Description Usage Arguments Details Value References Examples
View source: R/effect_modification.R
Computes the Evalue for an additive interaction contrast, representing the difference between stratum Z=1 and stratum Z=0 in the causal risk differences for a binary treatment X.
1 2 3 4 5 6 7 8 9 10 11 12 13 14 15 16 17  evalues.IC(
stat,
true = 0,
unidirBias = FALSE,
unidirBiasDirection = NA,
p1_1,
p1_0,
n1_1,
n1_0,
f1,
p0_1,
p0_0,
n0_1,
n0_0,
f0,
alpha = 0.05
)

stat 
The statistic for which to compute the Evalue ("est" for the interaction contrast point estimate or "CI" for its lower confidence interval limit) 
true 
The true (unconfounded) value to which to shift the specified statistic (point estimate or confidence interval limit). Should be smaller than the confounded statistic.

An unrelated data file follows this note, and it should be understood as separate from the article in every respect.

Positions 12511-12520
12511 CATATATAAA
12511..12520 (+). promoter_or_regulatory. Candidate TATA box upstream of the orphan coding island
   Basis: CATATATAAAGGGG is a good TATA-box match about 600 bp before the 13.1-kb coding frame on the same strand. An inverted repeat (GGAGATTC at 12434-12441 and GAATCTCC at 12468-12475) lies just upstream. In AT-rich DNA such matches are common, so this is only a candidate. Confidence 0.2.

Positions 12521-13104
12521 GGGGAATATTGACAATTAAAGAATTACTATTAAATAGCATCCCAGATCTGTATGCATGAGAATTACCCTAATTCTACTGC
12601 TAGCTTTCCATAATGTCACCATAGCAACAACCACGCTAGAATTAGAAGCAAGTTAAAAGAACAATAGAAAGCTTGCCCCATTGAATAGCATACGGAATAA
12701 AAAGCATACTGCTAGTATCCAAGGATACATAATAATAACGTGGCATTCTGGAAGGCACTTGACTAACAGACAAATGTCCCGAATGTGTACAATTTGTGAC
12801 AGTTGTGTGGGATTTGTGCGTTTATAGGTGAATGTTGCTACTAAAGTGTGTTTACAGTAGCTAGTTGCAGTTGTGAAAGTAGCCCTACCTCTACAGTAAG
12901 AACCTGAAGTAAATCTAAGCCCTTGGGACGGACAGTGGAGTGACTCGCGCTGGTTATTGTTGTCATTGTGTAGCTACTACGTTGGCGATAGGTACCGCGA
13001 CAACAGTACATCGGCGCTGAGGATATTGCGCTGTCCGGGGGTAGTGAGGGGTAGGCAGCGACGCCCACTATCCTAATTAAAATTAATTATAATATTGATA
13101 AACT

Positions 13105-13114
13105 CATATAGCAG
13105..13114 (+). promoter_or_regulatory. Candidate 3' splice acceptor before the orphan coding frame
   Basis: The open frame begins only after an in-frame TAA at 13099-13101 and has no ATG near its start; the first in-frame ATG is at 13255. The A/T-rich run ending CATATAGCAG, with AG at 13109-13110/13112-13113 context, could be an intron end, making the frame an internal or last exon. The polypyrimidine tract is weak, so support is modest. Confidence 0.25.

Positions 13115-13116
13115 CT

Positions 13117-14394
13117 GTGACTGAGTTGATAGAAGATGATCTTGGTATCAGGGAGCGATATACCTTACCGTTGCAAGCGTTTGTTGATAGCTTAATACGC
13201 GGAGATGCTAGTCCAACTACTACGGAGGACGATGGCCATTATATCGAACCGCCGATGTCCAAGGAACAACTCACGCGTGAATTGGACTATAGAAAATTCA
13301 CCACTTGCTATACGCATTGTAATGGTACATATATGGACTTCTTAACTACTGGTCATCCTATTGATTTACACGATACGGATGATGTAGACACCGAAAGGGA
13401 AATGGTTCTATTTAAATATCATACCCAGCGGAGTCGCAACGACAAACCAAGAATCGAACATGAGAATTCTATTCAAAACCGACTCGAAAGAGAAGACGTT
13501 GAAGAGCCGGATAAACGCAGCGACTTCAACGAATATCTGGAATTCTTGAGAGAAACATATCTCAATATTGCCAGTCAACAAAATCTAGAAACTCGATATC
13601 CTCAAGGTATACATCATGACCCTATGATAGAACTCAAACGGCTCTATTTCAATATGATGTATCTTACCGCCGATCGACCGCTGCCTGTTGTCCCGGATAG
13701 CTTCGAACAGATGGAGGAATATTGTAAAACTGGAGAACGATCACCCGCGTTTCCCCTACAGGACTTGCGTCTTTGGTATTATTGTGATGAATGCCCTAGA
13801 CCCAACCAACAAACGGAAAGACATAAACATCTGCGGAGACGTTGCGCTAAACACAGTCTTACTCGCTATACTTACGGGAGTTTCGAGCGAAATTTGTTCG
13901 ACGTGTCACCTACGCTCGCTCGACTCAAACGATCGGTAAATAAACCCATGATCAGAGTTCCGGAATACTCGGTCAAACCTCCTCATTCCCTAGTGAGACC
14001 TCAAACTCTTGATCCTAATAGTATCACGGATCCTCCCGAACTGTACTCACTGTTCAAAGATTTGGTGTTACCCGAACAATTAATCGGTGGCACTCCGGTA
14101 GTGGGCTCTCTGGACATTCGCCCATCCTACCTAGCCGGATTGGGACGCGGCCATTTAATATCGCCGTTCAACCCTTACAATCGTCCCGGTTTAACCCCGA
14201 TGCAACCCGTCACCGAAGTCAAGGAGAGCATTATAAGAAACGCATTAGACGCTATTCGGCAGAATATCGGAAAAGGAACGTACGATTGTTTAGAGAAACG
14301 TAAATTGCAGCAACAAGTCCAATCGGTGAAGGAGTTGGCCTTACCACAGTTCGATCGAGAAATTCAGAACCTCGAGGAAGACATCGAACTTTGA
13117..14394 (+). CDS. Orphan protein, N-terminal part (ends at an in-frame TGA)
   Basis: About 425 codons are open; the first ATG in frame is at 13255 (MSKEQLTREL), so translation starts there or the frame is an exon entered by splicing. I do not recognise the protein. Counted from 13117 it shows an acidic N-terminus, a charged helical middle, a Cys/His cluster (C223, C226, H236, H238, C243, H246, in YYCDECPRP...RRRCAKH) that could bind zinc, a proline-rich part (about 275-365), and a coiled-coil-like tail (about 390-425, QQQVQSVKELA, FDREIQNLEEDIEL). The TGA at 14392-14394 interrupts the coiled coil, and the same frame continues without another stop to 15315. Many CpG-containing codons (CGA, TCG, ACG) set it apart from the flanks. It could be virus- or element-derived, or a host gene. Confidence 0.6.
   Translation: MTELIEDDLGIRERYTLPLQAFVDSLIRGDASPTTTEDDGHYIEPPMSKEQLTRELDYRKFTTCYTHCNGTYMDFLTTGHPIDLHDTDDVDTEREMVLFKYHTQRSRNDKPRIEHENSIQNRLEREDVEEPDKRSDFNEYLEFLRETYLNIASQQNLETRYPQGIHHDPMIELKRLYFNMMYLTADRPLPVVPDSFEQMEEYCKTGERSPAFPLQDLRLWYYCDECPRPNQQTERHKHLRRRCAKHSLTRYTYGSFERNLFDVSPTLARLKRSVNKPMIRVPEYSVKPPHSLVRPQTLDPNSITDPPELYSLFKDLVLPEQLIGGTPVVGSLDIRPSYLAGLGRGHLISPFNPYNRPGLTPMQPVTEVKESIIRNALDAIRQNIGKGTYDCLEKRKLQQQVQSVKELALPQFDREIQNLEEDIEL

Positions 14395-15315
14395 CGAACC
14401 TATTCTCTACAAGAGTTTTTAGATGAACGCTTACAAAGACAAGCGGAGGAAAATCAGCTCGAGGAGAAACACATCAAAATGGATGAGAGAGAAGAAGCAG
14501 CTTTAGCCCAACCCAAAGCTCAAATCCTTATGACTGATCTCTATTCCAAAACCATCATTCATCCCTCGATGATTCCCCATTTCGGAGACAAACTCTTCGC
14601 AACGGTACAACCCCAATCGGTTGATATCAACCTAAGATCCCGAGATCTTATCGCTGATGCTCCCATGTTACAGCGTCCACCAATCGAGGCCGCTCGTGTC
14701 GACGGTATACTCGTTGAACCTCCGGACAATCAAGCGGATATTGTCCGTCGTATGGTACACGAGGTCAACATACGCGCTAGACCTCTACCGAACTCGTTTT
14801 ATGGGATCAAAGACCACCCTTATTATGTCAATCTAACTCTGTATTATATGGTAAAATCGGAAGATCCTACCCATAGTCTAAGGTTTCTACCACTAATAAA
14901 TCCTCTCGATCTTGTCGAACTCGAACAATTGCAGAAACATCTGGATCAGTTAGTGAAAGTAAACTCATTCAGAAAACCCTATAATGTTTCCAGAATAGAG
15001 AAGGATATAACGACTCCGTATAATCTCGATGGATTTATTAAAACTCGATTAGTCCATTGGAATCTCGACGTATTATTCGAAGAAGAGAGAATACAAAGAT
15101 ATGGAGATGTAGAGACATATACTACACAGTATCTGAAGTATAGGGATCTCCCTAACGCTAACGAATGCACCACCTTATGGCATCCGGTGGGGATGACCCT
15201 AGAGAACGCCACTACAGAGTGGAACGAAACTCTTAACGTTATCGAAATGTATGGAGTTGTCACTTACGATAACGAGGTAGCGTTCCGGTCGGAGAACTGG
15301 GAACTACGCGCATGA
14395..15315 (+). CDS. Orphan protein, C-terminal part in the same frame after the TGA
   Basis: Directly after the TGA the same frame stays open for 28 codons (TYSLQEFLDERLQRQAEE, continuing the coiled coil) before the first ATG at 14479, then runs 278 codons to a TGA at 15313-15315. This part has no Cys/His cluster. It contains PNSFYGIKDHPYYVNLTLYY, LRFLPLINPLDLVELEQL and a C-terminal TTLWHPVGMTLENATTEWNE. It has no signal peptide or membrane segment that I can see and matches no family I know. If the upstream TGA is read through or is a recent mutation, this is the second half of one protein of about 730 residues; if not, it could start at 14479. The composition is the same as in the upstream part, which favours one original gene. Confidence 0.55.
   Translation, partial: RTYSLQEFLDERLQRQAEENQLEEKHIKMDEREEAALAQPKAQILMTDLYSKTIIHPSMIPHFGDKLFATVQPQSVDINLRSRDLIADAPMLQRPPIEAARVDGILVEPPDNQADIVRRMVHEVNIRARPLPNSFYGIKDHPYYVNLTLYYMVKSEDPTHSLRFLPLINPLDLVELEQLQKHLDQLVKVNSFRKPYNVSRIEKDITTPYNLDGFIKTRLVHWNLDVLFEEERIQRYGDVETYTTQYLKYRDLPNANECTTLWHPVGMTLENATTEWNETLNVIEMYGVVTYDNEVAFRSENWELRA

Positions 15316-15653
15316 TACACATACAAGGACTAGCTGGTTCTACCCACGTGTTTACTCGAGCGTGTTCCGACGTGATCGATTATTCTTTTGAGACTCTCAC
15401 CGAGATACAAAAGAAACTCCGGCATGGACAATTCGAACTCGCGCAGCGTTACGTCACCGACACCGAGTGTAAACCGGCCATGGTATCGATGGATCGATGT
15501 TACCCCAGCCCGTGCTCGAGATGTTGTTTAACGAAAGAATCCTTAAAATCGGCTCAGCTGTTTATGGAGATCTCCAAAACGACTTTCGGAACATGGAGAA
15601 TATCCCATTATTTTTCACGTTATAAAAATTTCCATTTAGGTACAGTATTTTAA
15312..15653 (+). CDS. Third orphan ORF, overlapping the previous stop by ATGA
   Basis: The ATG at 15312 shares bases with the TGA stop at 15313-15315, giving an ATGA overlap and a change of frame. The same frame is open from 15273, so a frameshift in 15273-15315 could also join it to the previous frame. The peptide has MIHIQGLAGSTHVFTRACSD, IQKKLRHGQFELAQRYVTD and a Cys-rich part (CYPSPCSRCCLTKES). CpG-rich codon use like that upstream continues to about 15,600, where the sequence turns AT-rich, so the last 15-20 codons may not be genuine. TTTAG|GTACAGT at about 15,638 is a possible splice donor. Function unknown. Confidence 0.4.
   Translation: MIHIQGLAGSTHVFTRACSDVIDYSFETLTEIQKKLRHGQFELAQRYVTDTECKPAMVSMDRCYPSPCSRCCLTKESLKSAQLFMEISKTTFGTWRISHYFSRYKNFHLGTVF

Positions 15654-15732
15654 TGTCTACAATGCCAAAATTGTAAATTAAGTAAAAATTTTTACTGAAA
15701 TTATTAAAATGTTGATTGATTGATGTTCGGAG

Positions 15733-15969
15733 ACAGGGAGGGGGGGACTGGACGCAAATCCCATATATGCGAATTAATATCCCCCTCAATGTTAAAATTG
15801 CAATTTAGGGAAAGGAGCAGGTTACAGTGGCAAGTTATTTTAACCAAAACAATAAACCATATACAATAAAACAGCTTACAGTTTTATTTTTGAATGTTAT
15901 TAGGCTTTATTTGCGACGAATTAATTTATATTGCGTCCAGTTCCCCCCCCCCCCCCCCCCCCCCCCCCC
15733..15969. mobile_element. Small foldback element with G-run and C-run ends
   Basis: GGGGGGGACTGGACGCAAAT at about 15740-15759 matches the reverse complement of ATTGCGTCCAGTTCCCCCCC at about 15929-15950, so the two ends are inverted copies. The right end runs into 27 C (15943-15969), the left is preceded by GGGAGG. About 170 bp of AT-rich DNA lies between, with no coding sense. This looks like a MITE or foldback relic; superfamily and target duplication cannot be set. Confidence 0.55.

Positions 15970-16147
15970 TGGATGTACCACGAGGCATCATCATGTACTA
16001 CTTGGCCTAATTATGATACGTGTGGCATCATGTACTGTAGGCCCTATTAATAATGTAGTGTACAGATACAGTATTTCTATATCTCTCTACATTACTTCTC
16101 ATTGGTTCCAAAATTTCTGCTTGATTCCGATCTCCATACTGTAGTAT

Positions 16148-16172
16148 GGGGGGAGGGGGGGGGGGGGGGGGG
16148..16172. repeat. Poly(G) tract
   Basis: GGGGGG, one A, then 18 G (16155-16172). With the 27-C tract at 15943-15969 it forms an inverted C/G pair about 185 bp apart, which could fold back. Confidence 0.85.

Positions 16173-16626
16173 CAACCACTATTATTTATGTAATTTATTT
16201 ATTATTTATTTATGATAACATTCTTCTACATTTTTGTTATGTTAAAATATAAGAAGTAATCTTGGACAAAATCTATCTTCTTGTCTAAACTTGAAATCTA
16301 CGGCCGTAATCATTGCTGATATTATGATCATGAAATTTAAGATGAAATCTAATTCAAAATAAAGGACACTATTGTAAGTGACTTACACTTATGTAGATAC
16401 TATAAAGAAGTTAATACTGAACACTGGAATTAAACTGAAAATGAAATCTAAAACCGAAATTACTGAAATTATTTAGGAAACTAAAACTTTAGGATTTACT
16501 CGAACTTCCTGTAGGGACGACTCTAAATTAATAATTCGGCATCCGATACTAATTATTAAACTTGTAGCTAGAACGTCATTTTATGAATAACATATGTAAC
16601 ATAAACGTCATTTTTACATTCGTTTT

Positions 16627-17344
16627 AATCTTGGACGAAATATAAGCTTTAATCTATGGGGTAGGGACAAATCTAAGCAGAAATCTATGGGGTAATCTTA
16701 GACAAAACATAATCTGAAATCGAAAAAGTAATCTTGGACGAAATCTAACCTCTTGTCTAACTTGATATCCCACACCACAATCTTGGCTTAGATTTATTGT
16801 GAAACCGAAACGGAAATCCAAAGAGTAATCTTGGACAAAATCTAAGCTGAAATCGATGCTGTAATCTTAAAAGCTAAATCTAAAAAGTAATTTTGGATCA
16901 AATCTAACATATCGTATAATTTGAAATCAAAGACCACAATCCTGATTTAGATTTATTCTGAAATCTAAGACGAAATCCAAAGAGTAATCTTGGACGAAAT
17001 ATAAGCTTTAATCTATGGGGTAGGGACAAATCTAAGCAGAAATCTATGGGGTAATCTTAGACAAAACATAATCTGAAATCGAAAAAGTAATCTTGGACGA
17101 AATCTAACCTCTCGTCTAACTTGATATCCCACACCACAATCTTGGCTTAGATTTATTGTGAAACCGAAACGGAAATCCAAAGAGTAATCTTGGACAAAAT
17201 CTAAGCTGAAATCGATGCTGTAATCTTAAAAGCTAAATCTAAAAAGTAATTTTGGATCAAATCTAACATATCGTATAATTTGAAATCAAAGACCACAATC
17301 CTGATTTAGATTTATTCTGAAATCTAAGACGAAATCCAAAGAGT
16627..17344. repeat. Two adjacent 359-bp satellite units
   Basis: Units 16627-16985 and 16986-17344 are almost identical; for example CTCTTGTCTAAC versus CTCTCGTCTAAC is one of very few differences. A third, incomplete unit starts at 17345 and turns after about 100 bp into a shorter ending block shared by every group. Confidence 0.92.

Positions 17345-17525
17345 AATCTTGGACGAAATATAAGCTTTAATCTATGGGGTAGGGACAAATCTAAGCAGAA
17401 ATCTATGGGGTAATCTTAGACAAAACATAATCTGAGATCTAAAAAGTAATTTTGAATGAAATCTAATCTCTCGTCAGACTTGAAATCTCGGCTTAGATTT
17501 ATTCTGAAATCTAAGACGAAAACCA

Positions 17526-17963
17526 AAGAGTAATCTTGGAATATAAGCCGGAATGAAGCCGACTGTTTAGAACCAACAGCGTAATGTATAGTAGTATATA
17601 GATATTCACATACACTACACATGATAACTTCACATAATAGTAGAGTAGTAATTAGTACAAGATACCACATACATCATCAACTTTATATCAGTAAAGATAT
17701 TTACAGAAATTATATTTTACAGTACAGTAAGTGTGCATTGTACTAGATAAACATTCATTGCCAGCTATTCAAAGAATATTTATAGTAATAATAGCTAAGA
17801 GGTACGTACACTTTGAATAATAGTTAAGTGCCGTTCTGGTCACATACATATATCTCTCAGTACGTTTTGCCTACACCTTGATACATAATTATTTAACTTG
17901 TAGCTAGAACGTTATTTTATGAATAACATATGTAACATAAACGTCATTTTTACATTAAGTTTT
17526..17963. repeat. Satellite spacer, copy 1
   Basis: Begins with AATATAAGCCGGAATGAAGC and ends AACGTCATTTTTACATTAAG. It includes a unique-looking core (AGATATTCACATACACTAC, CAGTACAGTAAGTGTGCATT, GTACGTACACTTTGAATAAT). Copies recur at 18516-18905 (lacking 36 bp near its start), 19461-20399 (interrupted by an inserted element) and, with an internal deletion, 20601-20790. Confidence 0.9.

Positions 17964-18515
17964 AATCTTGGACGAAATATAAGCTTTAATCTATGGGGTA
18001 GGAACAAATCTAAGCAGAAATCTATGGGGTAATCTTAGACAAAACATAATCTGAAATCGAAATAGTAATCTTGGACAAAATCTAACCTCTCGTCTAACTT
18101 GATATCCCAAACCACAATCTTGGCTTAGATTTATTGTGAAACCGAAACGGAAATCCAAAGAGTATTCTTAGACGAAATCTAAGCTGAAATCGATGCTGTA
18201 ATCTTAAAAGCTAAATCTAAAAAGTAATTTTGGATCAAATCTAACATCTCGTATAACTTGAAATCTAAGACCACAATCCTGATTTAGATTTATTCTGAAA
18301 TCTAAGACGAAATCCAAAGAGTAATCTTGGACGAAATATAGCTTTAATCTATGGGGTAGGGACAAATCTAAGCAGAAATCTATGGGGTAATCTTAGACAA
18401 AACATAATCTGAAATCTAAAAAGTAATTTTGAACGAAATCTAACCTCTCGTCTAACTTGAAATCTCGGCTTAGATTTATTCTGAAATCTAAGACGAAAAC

unidirBias 
Whether the direction of confounding bias is assumed to be the same in both strata of Z (TRUE or FALSE); see Details 
unidirBiasDirection 
If bias is assumed to be unidirectional, its assumed direction ("positive", "negative", or "unknown"; see Details). If bias is not assumed to be unidirectional, this argument should be NA. 
p1_1 
The probability of the outcome in stratum Z=1 with treatment X=1 
p1_0 
The probability of the outcome in stratum Z=1 with treatment X=0 
n1_1 
The sample size in stratum Z=1 with treatment X=1 
n1_0 
The sample size in stratum Z=1 with treatment X=0 
f1 
The probability in stratum Z=1 of having treatment X=1 
p0_1 
The probability of the outcome in stratum Z=0 with treatment X=1 
p0_0 
The probability of the outcome in stratum Z=0 with treatment X=0 
n0_1 
The sample size in stratum Z=0 with treatment X=1 
n0_0 
The sample size in stratum Z=0 with treatment X=0